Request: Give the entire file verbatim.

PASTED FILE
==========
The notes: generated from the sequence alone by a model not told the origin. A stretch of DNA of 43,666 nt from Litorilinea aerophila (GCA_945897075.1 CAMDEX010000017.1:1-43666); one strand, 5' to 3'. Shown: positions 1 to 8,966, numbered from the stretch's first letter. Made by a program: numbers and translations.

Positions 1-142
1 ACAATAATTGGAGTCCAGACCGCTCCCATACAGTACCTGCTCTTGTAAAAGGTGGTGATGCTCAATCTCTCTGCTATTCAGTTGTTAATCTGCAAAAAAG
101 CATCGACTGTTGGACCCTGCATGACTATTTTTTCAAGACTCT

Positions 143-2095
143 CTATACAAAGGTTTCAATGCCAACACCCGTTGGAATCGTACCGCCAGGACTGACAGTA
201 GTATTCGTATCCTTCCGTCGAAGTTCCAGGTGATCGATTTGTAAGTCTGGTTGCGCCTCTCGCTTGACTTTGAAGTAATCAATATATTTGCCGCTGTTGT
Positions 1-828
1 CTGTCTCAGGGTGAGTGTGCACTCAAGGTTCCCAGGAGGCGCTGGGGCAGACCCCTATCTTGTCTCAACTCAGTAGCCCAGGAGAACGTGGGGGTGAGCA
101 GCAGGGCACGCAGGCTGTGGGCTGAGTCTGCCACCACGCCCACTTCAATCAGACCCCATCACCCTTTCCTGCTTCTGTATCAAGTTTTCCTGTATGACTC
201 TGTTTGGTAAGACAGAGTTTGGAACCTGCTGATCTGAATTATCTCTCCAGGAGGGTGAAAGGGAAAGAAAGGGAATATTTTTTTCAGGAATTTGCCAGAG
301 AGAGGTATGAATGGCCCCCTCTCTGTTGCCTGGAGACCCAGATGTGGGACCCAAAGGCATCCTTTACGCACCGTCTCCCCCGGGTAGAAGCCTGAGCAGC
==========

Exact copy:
The notes: generated from the sequence alone by a model not told the origin. A stretch of DNA of 43,666 nt from Litorilinea aerophila (GCA_945897075.1 CAMDEX010000017.1:1-43666); one strand, 5' to 3'. Shown: positions 1 to 8,966, numbered from the stretch's first letter. Made by a program: numbers and translations.

Positions 1-142
1 ACAATAATTGGAGTCCAGACCGCTCCCATACAGTACCTGCTCTTGTAAAAGGTGGTGATGCTCAATCTCTCTGCTATTCAGTTGTTAATCTGCAAAAAAG
101 CATCGACTGTTGGACCCTGCATGACTATTTTTTCAAGACTCT

Positions 143-2095
143 CTATACAAAGGTTTCAATGCCAACACCCGTTGGAATCGTACCGCCAGGACTGACAGTA
201 GTATTCGTATCCTTCCGTCGAAGTTCCAGGTGATCGATTTGTAAGTCTGGTTGCGCCTCTCGCTTGACTTTGAAGTAATCAATATATTTGCCGCTGTTGT
Positions 1-828
1 CTGTCTCAGGGTGAGTGTGCACTCAAGGTTCCCAGGAGGCGCTGGGGCAGACCCCTATCTTGTCTCAACTCAGTAGCCCAGGAGAACGTGGGGGTGAGCA
101 GCAGGGCACGCAGGCTGTGGGCTGAGTCTGCCACCACGCCCACTTCAATCAGACCCCATCACCCTTTCCTGCTTCTGTATCAAGTTTTCCTGTATGACTC
201 TGTTTGGTAAGACAGAGTTTGGAACCTGCTGATCTGAATTATCTCTCCAGGAGGGTGAAAGGGAAAGAAAGGGAATATTTTTTTCAGGAATTTGCCAGAG
301 AGAGGTATGAATGGCCCCCTCTCTGTTGCCTGGAGACCCAGATGTGGGACCCAAAGGCATCCTTTACGCACCGTCTCCCCCGGGTAGAAGCCTGAGCAGC